Vedica freezes, and a moment later, as he realizes who this servant must be, so does Coveros. Vedica stutters, after a moment, "It's-- it's a slowing of certain, um, biological-- for difficult pregnancies, you see, sometimes, to stop her from bearing early, it's--" and he's heard her explain this dozens of times already, so he knows she's just clamped her mouth shut on "very useful in lambing time."

"Brilliant!" the deadly sorcerer enthuses. "I wonder if you might be willing to--"

"Merlin!" interrupts the King. "I can handle it myself from here. Go interfere with someone else's diplomatic process."

"Don't be an idiot," disagrees Merlin. "You can't even get your mail off without help since you broke that rib. Hold still."

"Then do try to shut up, difficult as I know that will be for you," the king grates out, and the sorcerer seemingly accedes, although he doesn't lose the ghost of a smile that seems permanently attached to his mouth and eyes.

Coveros thinks of some neutral topic, "Did Trista come with you? I didn't see her."

"Trista? Oh, your messenger. I'm afraid she's back at Caerloyw. She had some minor injury--"

"Broken ankle," interjects Merlin, muttering,

"Yes, thank you shut up, broken ankle, so she's resting it until she can ride."

"Aaaah," says Coveros, thankful, one less death, and then realizes he didn't wait for Vedica to translate, nor did Arthur.

"You do understand Latin, then" says Arthur, in very passable Gaelic, although the accent is quite unlike any he's ever heard.

Coveros surprises himself into a bark of laughter at this King, blunt, for all his polish. "Yes, and speak it too, if you will overlook the accent," he answers in that language. Vedica sighs, audibly.

"Good, that's simpler," says Arthur, lapsing back into Latin, and then stiffly bends forward so that Merlin can skin him out of his chainmail hauberk. Merlin hisses.

"You're bleeding again," he says, in a reproving tone, at some blood that Coveros can't see.

"Yes, I do it to aggravate you," says Arthur, in an annoyed tone he seems to reserve for servants, or sorcerers, or perhaps just Merlin. "Leave it, it's-- Ow! Stop that!"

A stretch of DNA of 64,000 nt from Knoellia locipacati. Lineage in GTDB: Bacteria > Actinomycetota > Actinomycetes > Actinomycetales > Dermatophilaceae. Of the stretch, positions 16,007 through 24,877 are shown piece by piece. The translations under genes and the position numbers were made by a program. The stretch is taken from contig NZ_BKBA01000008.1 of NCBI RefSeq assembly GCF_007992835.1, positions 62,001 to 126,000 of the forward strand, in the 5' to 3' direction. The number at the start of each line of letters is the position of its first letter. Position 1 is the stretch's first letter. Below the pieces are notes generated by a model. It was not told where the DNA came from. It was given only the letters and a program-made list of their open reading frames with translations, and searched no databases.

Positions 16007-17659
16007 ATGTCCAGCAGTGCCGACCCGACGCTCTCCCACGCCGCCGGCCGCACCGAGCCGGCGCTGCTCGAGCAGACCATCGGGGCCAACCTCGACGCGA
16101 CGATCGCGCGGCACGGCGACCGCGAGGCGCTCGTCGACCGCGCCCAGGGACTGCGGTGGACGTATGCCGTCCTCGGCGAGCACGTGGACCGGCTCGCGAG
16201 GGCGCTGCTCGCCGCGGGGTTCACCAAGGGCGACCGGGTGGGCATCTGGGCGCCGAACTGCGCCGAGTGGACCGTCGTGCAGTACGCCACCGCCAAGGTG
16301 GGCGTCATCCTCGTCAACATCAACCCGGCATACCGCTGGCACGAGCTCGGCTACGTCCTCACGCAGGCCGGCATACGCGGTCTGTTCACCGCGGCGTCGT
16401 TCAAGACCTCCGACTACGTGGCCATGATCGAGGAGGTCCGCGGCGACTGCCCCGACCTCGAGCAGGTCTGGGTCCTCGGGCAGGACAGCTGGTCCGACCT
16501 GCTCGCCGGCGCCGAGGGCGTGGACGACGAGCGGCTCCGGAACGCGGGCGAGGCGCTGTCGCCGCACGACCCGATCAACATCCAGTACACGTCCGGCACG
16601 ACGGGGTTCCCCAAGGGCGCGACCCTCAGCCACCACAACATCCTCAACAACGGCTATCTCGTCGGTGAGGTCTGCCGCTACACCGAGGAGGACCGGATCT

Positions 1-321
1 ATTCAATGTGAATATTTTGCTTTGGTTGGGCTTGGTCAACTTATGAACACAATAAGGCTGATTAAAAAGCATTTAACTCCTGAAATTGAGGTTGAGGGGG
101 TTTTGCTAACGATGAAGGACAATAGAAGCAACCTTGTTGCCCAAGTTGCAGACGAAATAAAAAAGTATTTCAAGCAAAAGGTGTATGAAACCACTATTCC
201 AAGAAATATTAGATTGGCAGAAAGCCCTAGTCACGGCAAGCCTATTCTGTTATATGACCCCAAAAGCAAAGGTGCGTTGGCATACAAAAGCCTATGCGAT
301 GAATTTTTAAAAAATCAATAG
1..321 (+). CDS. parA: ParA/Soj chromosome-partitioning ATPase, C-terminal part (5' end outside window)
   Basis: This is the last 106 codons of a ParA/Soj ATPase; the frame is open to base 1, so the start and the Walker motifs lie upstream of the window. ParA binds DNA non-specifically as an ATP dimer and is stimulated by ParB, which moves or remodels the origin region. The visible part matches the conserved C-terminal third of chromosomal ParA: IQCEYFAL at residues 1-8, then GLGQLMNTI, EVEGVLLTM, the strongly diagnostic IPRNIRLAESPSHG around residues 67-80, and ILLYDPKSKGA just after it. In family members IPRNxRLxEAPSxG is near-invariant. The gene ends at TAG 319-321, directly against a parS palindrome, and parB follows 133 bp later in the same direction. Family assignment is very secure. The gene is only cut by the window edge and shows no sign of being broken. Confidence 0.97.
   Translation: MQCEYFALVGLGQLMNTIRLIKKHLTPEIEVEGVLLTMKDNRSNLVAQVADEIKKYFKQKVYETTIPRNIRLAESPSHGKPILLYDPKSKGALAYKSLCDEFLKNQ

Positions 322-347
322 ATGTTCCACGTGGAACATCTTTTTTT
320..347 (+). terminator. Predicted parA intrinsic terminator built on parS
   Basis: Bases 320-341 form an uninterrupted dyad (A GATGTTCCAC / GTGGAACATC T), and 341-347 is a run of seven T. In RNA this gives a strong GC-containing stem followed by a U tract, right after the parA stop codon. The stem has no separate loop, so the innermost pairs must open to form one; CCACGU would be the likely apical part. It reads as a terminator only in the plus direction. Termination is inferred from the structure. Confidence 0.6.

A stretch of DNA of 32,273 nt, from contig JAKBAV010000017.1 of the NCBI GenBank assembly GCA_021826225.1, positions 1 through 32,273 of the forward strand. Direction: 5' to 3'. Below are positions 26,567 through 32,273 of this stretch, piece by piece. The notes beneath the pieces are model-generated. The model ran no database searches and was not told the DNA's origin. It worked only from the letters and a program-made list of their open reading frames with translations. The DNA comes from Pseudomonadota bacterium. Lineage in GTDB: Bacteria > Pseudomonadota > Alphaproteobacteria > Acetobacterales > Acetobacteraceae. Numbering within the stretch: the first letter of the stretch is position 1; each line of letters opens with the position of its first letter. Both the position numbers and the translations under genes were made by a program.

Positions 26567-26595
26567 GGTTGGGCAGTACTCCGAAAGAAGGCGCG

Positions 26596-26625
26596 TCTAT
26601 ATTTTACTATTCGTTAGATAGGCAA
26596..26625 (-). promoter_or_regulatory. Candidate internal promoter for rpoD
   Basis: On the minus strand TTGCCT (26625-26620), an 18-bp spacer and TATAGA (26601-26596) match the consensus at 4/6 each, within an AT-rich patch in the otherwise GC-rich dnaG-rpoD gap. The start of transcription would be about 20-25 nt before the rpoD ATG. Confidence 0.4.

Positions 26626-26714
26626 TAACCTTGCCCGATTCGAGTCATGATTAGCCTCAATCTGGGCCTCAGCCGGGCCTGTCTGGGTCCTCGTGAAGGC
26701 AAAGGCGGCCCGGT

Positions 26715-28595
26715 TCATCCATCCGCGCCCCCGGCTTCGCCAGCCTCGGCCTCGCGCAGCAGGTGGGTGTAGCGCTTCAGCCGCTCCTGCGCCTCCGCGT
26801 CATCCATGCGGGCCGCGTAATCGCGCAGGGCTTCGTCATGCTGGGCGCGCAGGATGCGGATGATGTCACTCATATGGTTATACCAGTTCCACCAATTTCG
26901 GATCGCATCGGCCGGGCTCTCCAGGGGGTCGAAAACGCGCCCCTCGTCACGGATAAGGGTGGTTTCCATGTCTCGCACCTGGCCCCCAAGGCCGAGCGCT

"Did you particularly want it to putrefy, then? This is the sort of heroic deed Gwen likes me to keep her informed of."

The king swings back an elbow but doesn't seem to hit anything. "Let us settle affairs between ourselves before we eat," says Arthur, like they are two kings of equal rank.

Coveros swallows. "Vedica, you can leave."

She doesn't turn her head, just glances at him from the corner of her eye. "No, not unless he leaves too." She indicates the sorcerer with her chin.

Coveros feels half ashamed that she will witness this, and half warmed that she is willing to pit herself against Arthur's sorcerer.

"Oh, don't mind me," offers the sorcerer in question, cheerfully.

"Merlin," says Arthur, and Coveros doesn't hear a difference in tone, but Merlin straightens and says:

"Or, or-- I could go-- we-- we could get some air, and you could show me how you did that spell. Sire," he says, taking his leave, and then steps out of the tent, holding the curtain back for Vedica to follow. She throws Coveros one indecipherable glance, and then steps out after.

"I know well what is owed to you," Coveros begins, determined to get past this, but Arthur holds up a hand, and he stops, waits.

The Briton king blows out a breath, and then lowers himself to sit on a pack. "Let there be no talk of debts between us. I'll have no man's oath with a blade at his throat. Call this help a gift between us in hopes that there might be friendship, or say we fought here because I hate brigands."

"Lord--" says Coveros, forgetting momentarily, "I mean, your highness--you lost men today. A man, at least, I saw him fall."

"I will not hesitate to defend my kingdom with a sword," says Arthur, severe in a way he has only seen those who let others die for them be severe. "I will not build my kingdom by the sword. But come to Camelot in the spring, if you wish, for the feast of St. Edalward. There, if you choose it, you may swear to abide by my law, have a claim to my justice, and be made a Baron in my court."

"Your majesty-- is extremely generous," Coveros manages.

Arthur suddenly loses his regal mien. "I'm extremely hungry. I don't suppose you have any food left after this siege? Our wagons won't arrive for a day, yet."

Coveros really hopes it won't cause Arthur to withdraw his offer: "I can offer your knights mutton."

"They'll be delighted. I thank you for your hospitality," says Arthur.

That spring, Coveros rides to Camelot with five men, and his sister's eldest son to be made a squire.

Vedica is coming too: Arthur's sorcerer promised to teach her the spell he used to make pictures from the sparks of the fire.